As highlighted above, a few companies have been involved in athlete endorsement deals for several years now.
But how did we end with so many NIL marketplaces?
In late 2019, the NCAA's board of governors unanimously agreed that it was time to modernize its name, image, and likeness rules.
They directed all three NCAA divisions to make rules by January 2021 that would allow athletes to make endorsement money — while also maintaining "the collegiate model."
Between then and July 1, 2021 (when NIL officially became legal for college athletes) over a dozen marketplaces popped up.
The main focus for these companies is to connect brands and athletes, while taking a percentage fee off the top (usually between 10-20%).
Several companies raised significant seed rounds:
NoCap Sports raised $10M (one of the largest in this space) to help get their marketplace off the ground.
IconSource, Mogl, Athlyt, and Dreamfield all raised a few million in seed rounds to help build their unique NIL marketplaces.
There are 500,000 college athletes in the United States and millions of businesses willing to use athletes as promoters of their products/services.
However, a few questions remain:
Is there enough supply and demand to generate worthwhile revenue?
Will athletes signing major deals use agents/lawyers directly dealing with the brands?
Will brands bypass marketplaces and message athletes on social media to avoid the fees?
All are valid questions — marketplaces have notoriously been a difficult model to conquer unless both sides have an equal need for each other (ex. dating).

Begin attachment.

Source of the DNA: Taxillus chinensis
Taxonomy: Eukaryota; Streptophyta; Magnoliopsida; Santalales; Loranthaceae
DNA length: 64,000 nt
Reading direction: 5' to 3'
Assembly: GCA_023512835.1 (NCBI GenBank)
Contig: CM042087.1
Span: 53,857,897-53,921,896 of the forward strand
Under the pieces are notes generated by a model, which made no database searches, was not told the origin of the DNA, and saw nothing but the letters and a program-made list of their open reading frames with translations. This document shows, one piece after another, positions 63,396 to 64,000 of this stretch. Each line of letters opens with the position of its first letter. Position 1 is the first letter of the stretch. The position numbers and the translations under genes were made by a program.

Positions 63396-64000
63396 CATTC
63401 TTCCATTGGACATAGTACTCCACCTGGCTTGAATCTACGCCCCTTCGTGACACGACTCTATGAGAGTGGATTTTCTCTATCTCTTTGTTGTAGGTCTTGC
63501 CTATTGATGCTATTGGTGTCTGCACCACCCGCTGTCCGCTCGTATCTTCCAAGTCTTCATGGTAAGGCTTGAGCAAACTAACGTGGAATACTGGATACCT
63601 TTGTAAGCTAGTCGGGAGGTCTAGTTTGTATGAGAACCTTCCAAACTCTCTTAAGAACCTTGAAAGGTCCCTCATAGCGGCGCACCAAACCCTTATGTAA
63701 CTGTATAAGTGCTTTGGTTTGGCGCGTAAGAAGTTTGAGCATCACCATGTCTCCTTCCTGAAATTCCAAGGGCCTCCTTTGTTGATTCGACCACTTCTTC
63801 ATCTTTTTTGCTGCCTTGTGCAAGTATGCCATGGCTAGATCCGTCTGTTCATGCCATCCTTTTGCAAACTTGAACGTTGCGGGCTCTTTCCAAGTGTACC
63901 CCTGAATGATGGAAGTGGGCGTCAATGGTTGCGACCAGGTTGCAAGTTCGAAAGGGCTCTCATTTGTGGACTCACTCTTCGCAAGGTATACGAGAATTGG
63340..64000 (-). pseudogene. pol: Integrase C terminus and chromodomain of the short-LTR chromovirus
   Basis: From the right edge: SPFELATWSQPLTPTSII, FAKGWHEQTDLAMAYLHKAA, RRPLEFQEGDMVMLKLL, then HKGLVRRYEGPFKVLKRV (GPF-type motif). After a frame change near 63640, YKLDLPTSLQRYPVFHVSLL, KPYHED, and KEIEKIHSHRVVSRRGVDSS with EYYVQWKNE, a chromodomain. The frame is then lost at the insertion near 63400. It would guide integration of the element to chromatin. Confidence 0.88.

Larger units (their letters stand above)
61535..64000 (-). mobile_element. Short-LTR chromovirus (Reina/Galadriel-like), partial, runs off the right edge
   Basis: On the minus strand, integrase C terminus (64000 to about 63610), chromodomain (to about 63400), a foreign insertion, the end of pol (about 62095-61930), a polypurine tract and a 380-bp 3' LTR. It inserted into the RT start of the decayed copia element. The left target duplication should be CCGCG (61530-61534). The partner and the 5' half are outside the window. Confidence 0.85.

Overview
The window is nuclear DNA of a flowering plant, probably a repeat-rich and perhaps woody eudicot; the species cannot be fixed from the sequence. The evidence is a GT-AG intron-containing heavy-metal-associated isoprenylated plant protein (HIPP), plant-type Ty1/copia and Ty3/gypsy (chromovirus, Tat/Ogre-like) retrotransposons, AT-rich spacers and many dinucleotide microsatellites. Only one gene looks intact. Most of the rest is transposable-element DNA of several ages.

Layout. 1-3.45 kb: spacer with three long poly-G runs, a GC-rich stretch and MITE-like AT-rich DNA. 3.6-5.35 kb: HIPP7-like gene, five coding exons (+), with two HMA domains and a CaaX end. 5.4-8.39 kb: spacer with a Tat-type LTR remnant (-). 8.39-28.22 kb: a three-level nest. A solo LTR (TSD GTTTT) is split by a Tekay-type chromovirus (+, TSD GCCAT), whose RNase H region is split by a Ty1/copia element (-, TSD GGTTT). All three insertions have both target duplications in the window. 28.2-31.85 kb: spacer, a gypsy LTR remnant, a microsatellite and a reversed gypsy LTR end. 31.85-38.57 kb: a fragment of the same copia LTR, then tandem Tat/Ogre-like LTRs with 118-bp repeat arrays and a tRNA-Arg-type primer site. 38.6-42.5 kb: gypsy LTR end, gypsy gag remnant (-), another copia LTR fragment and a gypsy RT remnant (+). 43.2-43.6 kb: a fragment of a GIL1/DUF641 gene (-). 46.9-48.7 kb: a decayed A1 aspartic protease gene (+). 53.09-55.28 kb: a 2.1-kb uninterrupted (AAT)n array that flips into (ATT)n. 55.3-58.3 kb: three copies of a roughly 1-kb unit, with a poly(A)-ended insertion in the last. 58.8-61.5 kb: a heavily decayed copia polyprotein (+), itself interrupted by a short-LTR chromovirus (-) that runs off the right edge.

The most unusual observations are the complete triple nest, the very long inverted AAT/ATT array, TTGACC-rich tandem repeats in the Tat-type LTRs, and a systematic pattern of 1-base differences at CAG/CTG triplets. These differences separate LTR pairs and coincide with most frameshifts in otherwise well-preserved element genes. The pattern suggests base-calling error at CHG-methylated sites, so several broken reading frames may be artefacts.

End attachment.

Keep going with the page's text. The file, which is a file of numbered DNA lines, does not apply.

One NIL marketplace is attempting a completely different model.
Marketpryce, who raised a $3M seed round last September, has decided to charge the athletes in the form of a monthly subscription.
Other companies have gotten even bolder attempting to innovate in two relatively new sectors: NIL and Web3.
Web3 NIL Marketplaces
NIL and Web3 both came up together, so it’s no surprise that a marketplace is using blockchain technology to fuel its ecosystem.
PostGame App launched a “NIL” token, alongside their marketplace.
Digital collectibles sold are split 50/50 between Postgame and the athlete, with the option to get paid in cash or NIL coins.
NIL is still in its Early Stages
As of today, foreign athletes are not allowed to sign NIL deals in the United States — putting their Visa status at risk.
Miami Punter, Lou Hedley, signed a $60,000 deal with LifeWallet upon returning to Australia this summer.
Only 12 states currently allow high school “student-athletes” to monetize their personal brand.
Cali HS basketball star Mikey Williams signed a million-dollar deal with Puma, which could complicate his college decision since most universities are sponsored by Nike, Adidas, or Under Armour.
If both foreign and HS NIL get legalized across the board, that could open up hundreds of millions more for the NIL market.
Several big brands have been testing out their strategy over the last year but will open up their marketing budgets in 2023.
The question for brands continues to remain: “Go an inch deep and a mile wide, or an inch wide and a mile deep?”
Is $50,000 better spent on one high-caliber college athlete or $1,000 for 50 average ones?
The NIL marketplace space will condense over the next year. In the end, there will only be a few left.
NIL has limited scalability. Let’s assume the marketplace caters to HS, college, and pros – there are still only so many athletes in the world.
Whereas there are 7 billion people on this planet who like to listen to music or hitch a ride from a stranger daily.
And even in those markets, only two main companies last: Uber and Lyft, Apple Music and Spotify.
Most NIL marketplaces will either run out of cash, get acquired, merge, or turn into an education/representation agency.
However, there are a ton of other pick-n-shovel plays in the ecosystem including ed-tech, creative agencies, Web 3.0 communities, and platforms that will allow athletes to engage directly with their fans.
More on those in a future issue.
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Thanks for reading the NIL Marketplace report.